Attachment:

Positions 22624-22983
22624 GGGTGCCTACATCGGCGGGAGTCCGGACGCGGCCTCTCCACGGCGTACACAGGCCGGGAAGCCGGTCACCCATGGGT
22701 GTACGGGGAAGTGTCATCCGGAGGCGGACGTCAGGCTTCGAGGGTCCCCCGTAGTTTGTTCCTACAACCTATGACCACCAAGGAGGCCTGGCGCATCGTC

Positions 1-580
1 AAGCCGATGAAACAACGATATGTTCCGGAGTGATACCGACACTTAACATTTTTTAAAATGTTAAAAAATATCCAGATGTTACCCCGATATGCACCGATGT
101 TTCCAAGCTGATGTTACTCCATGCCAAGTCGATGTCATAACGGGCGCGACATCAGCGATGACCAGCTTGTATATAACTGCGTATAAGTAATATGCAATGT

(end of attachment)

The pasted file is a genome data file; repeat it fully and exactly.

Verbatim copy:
Positions 22624-22983
22624 GGGTGCCTACATCGGCGGGAGTCCGGACGCGGCCTCTCCACGGCGTACACAGGCCGGGAAGCCGGTCACCCATGGGT
22701 GTACGGGGAAGTGTCATCCGGAGGCGGACGTCAGGCTTCGAGGGTCCCCCGTAGTTTGTTCCTACAACCTATGACCACCAAGGAGGCCTGGCGCATCGTC

Positions 1-580
1 AAGCCGATGAAACAACGATATGTTCCGGAGTGATACCGACACTTAACATTTTTTAAAATGTTAAAAAATATCCAGATGTTACCCCGATATGCACCGATGT
101 TTCCAAGCTGATGTTACTCCATGCCAAGTCGATGTCATAACGGGCGCGACATCAGCGATGACCAGCTTGTATATAACTGCGTATAAGTAATATGCAATGT